What is Japanese Military Sexual Slavery System
The Japanese Military Sexual Slavery system refers to crimes that the Japanese military committed from 1930s to 1945, when Japan was defeated. During that period, the Japanese military systematically set up ‘military comfort stations’ by recruiting women from colonized and occupied countries and forcing them to serve as sex slaves.
During the Shanghai Incident in 1932, rape by Japanese soldiers got more and more frequent, and this led to an extreme anti-Japanese sentiment in occupied regions. Also, Japanese soldiers started to get venereal infection, which interfered with progress of war. As a result, ‘military comfort station’ system was established, and women from colonized and occupied regions were drafted against their will. According to the reports on the victims registered with the Korean government, the age of victims ranged from 11 to 27. Most of them were drafted by abduction and job fraud.
The ‘military comfort stations’ differed in their establishment, management, and recruitment of the ‘comfort women’ based on the time period, location, and whether they were run by the military itself or a commissioned private agent. However, all of them were subject to complete protection, supervision, and restriction by the Japanese military. At each ‘comfort station’, the hours of use depended on ranks, fees, medical checkups or STIs and other sanitary precautions were displayed. During the peak time, 20 to 30 soldiers waited in line outside the door, according to the testimonies of the former Japanese soldiers.
For the safety of Japanese soldiers, ‘comfort women’ had to receive medical checkups for STIs regularly and were brutally raped even when they were having periods, pregnant, or sick. The women could not leave the ‘comfort stations’ on their own will, and even the most basic living and moving conditions were under restrictions. There are also records found that refer to ‘comfort women’ as “gifts from the Emperor” and “sanitary public bathroom”.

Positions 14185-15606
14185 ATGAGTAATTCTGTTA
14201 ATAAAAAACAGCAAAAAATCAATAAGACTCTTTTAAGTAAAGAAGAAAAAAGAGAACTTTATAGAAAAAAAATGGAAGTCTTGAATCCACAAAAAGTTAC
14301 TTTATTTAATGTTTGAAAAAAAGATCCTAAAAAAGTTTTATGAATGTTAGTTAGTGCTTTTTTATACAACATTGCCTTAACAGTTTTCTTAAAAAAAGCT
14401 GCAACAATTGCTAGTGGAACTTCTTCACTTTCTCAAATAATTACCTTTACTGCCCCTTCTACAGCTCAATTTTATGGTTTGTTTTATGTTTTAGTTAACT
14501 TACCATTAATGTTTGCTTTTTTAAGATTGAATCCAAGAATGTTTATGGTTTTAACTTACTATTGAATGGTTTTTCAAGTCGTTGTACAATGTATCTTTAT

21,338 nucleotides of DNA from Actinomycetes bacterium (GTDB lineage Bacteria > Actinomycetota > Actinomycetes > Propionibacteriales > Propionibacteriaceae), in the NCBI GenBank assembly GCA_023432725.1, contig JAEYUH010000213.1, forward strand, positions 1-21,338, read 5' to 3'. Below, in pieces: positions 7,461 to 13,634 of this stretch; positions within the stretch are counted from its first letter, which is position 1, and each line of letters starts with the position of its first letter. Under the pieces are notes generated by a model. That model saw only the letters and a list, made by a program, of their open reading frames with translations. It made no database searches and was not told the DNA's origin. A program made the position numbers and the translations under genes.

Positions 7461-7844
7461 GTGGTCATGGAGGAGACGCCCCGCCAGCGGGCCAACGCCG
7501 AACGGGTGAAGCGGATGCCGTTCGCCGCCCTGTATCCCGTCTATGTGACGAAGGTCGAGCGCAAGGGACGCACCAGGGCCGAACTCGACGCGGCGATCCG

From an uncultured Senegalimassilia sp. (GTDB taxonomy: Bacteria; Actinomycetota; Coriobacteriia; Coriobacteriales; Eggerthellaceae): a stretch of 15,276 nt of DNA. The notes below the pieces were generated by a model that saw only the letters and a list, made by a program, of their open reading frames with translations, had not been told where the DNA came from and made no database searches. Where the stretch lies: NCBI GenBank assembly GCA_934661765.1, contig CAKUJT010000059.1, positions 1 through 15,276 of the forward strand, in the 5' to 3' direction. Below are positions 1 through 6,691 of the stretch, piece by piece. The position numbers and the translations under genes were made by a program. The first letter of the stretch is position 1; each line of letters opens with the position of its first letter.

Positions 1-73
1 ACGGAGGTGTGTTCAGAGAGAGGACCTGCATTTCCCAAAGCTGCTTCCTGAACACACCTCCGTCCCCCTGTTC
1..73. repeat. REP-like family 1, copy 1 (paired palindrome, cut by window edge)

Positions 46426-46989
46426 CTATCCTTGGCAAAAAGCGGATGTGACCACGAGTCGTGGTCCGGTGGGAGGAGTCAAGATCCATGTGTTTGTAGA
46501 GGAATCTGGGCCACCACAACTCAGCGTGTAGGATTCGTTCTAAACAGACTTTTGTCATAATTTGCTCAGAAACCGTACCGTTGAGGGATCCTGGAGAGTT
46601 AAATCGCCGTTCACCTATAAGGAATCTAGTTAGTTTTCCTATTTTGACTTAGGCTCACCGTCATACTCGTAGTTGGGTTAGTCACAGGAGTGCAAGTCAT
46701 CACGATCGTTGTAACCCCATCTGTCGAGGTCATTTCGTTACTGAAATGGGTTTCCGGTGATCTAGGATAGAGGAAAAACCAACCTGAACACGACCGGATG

After Japan was defeated in 1945, ‘comfort women’ were abandoned in the countries they were taken to, dead by bombings, or killed by the Japanese military. Survivors struggled with finding a way back home, or had to give up going back home. The wounds and trauma from beatings, torture, and sexual violence in the ‘comfort stations’ left the victims in pain, unable to give birth or have a family of their own. Furthermore, they were kept silent due to psychological trauma and ignorance and discrimination of the public.
Professor Youn Chung-ok presented the issue of Japanese military sexual slavery to the public during Women and Sex Tourism Seminar in 1988. Afterwards, feminist organizations joined in solidarity to establish the Korean Council for the Women Drafted for Military Sexual Slavery by Japan on November 16th, 1990. However, the Japanese government denied its involvement with the issue. On August 14th, 1991, Kim Hak-soon made the first press interview in Korea to make a public testimony that she was a survivor. Her courageous testimony gave hope for other survivors who had been silent to come out to the world.
Kim Hak-soon’s testimony became an important turning point for the resolution of the issue of Japanese military sexual slavery, both in Korea and in the international community. Survivors who were disconnected from neighbors and family and unable to speak of the fact that they were victimized, started to connect with other women and citizens to reveal the crimes of the Japanese government. Survivors transformed into women’s rights and peace activists who demanded the restoration of their dignity and human rights, and the achievement of a peaceful world where no more person is victimized.